starkly exhorted to choose between the audit and the consulting work (Partners Report,
2002). The president of the American Institute of Certified Practicing Accountants
(AICPA) was reported to have predicted that as many as two-thirds of the approximately
800 [US] firms that audit public companies will forgo that business in the next two years
(Sachdev, 2002) due to concerns about the increased regulatory environment. In reality,
although Sarbanes-Oxley may have speeded up the process, the separation between audit
and consulting divisions was already underway in some accounting firms (see endnote 8
and Ham, 2002). Auditor independence is clearly important to all stakeholders (including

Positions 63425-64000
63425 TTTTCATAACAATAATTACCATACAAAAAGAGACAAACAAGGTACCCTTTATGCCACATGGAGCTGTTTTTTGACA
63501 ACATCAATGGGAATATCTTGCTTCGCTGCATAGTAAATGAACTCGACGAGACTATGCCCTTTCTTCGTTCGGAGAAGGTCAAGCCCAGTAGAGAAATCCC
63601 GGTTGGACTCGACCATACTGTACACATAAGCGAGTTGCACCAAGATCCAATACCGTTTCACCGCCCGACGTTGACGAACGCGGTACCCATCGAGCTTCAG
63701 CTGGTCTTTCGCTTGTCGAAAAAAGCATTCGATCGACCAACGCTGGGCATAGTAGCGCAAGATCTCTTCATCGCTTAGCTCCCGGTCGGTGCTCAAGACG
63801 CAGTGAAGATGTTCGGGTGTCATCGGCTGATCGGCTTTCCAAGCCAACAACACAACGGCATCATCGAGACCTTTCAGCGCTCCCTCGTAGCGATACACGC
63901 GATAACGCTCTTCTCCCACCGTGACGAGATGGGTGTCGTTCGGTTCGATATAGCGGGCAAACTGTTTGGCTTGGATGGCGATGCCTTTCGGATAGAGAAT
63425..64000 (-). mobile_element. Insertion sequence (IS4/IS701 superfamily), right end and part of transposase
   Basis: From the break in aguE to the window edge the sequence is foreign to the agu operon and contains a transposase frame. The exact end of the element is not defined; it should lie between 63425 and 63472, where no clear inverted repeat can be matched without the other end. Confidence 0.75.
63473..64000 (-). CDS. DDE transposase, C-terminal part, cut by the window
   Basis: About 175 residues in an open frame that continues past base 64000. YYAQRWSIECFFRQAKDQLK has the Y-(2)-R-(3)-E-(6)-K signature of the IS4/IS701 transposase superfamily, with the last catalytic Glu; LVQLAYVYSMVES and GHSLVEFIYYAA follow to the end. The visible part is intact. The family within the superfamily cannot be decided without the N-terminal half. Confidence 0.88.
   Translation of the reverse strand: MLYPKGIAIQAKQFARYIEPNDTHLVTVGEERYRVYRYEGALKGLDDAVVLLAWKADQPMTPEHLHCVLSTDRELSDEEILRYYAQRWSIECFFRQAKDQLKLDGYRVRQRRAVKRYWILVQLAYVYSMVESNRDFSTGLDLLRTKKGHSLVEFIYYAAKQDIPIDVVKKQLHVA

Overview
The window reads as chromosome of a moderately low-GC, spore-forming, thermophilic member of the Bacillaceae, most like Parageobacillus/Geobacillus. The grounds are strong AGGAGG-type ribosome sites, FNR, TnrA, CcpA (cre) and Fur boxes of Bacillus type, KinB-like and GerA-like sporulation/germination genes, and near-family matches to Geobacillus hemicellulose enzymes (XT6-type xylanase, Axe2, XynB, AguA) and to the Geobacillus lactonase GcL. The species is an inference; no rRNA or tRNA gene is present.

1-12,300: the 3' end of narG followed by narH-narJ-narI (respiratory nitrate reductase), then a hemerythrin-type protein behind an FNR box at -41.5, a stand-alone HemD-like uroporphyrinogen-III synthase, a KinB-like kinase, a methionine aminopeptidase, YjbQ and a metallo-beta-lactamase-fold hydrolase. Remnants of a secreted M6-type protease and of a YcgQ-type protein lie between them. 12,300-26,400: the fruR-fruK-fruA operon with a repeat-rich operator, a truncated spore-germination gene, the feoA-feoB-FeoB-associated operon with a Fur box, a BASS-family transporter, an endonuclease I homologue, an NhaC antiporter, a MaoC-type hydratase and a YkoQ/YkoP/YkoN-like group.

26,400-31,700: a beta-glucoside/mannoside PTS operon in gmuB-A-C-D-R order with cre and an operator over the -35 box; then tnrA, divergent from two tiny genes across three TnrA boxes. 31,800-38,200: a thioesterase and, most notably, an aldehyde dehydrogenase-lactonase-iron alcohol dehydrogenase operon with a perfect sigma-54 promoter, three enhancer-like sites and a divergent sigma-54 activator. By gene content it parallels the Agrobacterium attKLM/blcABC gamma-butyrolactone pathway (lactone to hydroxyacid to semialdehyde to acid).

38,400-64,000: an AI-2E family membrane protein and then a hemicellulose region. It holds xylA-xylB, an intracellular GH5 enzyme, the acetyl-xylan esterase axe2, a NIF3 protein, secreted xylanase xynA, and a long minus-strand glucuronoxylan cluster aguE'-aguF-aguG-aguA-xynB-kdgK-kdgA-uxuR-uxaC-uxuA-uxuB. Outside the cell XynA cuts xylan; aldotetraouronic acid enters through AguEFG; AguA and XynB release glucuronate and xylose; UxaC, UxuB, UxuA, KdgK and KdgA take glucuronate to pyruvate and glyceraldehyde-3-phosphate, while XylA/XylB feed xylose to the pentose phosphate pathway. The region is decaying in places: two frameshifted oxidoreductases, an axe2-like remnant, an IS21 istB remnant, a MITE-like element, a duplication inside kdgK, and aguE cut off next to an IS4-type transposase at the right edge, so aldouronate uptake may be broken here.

accountants) but in the medium to long-term the demands for accountants consulting and
knowledge-based services are unlikely to diminish. There are a number of reasons for this
expectation. One of the strongest is simply that the general forces for change discussed
earlier have not gone away as a result of Enron. Clients continue to need the sorts of skills
that accountants have and that strong demand may well mean some compromise between
independence and consulting services will emerge (see, for instance, Currie, 2002; Ham,
2002; Marcus, 2002). It seems likely that in the short-run firms will now have difficulty
using audit services as a vehicle for selling non-audit services but this could even be at the
expense of additional costs to clients. Marcus (2002) has argued that there are efficiencies

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79

that can be achieved from the conduct of both audit and non-audit services because the
knowledge obtained and the improvements made to a clients systems from one of these
types of services can assist in the conduct of the other service thus reducing overall costs.